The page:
By SAMANTHA PERRY
Bluefield Daily Telegraph
The shame and stigma associated with sexual assault can make it difficult for victims to come forward. Now, the ease and speed of gossiping via social networking is making it even harder.
Sgt. M.D. Clemons, with the West Virginia State Police Crimes Against Children Unit, said many teen victims are scared to speak up. “They are scared of the stigma, the shame. Even though it’s 2013, the victim gets blamed all over again, which is what we work to try to prevent.”
In the high-profile Steubenville, Ohio, rape case, in which two teen boys were found guilty of raping a 16-year-old girl, the victim received threats on social networking sites after the conviction. A 16-year-old girl has now been charged with aggravated menacing after using Twitter to make a death threat against the victim, while a 15-year-old who posted a threat on Facebook has been charged with one count of menacing.
Although these threats occurred after the conviction, Clemons said social media discussions about sexual assault cases and victims begin as soon as people in a community realize an investigation is underway.
“Anybody that has access to any social media account can comment,” Clemons said. “Strangers who don’t know anyone involved will comment.
“The shame of it is, parents are doing it, too. You can tell by the posts,” she added.
Clemons said teens are aware of this, and it makes it hard for victims to come forward “knowing you’re going to go through this, knowing these days nothing is kept secret, no matter how hard you try to keep it private. These things used to be talked about around a watercooler, now it spreads like wildfire on the Internet. It’s instant.”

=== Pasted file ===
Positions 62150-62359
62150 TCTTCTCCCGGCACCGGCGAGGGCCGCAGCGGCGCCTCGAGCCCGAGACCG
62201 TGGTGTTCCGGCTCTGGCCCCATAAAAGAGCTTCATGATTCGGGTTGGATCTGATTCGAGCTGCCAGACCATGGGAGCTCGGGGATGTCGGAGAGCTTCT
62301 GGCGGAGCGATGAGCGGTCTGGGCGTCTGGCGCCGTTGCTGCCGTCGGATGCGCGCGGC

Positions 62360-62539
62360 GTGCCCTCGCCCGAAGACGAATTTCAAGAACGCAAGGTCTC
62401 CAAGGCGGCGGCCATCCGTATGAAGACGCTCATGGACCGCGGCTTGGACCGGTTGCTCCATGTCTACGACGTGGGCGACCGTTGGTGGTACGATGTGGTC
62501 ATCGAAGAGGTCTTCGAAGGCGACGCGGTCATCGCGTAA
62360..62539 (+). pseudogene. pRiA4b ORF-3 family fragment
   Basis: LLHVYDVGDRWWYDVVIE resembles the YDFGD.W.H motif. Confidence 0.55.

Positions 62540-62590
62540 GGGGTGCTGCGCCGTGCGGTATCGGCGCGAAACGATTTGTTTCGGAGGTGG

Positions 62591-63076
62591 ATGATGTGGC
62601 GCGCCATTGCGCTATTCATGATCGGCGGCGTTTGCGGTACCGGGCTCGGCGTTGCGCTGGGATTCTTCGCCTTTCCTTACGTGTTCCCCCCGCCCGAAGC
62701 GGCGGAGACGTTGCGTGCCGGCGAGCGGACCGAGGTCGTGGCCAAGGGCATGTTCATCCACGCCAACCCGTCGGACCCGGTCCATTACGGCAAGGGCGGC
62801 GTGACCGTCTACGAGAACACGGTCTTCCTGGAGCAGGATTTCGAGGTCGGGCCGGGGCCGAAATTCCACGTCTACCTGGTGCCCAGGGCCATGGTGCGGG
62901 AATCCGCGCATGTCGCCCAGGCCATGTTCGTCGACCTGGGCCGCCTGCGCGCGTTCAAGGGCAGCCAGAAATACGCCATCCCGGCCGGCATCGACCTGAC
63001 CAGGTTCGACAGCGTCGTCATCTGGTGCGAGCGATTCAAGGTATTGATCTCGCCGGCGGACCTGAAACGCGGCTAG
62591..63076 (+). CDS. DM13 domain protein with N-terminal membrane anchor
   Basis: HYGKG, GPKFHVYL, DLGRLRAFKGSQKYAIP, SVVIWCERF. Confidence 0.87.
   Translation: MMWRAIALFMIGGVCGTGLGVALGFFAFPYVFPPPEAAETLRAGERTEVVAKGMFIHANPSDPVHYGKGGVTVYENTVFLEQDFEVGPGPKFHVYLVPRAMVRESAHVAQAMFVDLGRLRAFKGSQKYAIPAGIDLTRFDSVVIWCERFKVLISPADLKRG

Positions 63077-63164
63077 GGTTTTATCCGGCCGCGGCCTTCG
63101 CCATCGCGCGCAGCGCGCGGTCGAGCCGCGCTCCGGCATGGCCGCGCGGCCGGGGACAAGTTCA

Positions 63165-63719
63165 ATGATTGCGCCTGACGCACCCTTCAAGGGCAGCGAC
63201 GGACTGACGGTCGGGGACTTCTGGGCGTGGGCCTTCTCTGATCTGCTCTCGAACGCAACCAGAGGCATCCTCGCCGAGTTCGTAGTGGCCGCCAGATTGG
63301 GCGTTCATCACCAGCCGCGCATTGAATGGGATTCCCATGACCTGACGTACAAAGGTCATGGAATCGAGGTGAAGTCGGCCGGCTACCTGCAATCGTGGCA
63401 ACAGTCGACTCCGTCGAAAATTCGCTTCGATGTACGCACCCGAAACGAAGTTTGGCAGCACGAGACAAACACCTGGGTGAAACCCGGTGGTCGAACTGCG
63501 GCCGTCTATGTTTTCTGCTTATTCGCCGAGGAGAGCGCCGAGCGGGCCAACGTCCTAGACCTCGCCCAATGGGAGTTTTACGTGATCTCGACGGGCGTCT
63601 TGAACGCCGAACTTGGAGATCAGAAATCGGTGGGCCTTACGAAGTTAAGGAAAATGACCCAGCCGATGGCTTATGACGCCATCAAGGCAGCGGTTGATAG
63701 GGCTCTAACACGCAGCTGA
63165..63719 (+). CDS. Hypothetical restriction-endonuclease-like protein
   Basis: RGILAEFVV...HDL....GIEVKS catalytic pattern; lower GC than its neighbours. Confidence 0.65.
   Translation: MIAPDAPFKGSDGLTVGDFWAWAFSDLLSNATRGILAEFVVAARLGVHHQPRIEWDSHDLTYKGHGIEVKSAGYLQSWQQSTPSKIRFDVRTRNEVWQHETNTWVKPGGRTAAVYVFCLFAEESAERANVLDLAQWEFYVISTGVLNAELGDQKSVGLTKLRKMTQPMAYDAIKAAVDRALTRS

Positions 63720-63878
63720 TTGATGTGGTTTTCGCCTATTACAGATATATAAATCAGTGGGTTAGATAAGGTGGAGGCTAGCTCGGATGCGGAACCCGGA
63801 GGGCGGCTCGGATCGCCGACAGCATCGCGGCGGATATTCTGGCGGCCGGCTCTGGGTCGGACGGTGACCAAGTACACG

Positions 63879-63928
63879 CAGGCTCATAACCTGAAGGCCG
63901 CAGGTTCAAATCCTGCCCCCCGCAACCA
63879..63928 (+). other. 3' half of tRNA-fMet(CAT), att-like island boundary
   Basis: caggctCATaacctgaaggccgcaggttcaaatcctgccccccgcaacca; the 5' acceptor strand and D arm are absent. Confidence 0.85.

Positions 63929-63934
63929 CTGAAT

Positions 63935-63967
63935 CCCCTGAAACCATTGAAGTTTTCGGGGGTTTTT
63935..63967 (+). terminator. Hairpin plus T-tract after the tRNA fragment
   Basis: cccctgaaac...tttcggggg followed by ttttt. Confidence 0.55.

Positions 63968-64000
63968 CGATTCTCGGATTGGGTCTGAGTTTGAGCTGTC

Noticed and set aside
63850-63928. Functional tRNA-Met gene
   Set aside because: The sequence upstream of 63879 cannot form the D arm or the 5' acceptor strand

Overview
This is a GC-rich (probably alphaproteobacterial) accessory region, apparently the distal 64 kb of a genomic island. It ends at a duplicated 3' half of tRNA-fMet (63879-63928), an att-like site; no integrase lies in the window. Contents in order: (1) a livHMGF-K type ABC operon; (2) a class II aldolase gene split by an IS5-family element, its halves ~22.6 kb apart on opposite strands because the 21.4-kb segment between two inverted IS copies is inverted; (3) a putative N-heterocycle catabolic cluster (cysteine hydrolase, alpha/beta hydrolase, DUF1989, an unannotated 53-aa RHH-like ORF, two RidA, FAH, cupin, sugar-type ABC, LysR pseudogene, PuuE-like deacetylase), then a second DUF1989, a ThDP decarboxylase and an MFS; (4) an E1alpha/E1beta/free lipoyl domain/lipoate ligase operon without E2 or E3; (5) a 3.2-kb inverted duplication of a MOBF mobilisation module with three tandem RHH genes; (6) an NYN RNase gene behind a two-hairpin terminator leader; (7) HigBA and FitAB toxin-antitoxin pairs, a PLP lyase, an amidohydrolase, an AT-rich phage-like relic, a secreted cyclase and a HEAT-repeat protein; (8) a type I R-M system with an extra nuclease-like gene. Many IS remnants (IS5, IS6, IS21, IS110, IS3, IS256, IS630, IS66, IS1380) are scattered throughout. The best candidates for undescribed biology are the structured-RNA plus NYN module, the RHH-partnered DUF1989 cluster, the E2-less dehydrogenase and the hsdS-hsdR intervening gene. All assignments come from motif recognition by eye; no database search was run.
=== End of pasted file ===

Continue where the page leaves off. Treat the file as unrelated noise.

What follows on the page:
Those who have never been a sexual assault victim or worked with victims don’t understand the dynamics of such cases, or the shame and fear felt by victims, Clemons said.
“It’s not like you tell your story once and it’s over,” she said. “You’re going to relive it — especially if it’s high profile — over and over again.”
In the Steubenville case, the victim was called derogatory names on social networking sites, something Clemons has seen happen to local victims. “They are not only victimized by the perpetrators, they’re victimized by society.”
In cases of sexual assault on teenage girls, Clemons said many don’t see it “as damaging, as traumatic” as if the victim were a younger child. “But it can have a long-term affect on them. It affects their school life, their home life. There is no escaping it.”
Locally, Clemons said authorities “are aggressive” on sexual assault cases.
Citing statistics from the child advocacy center Child Protect, Clemons said in 2010, officials did 144 forensic interviews with children and teens under the age of 18. Of those interviews, 62 percent were sex abuse cases, 16 percent were physical abuse, 10 percent were witnesses to violence or crime, 7 percent were neglect, 3 percent drug endangered and 2 percent child pornography and delinquency.
Clemons added that 104 interviews were conducted in 2011, and 202 in 2012. Again, the majority were sexual abuse cases.
While it is hard for victims to come forward in these cases, Clemons said it is even more difficult if the perpetrator is someone who is in a position of trust or someone who is well liked by others. “They (victims) are afraid they will be looked at like the bad guy. With social media, anybody can judge you now.”
Clemons said a teenage girl who is being assaulted should tell an adult at school, call police directly, contact the child advocacy center at 304-425-2710, or tell a trusted adult.
She also offered the advice that is given to small children: “If you tell someone and they don’t believe you, keep telling until someone believes you.”
— Contact Samantha Perry at email@example.com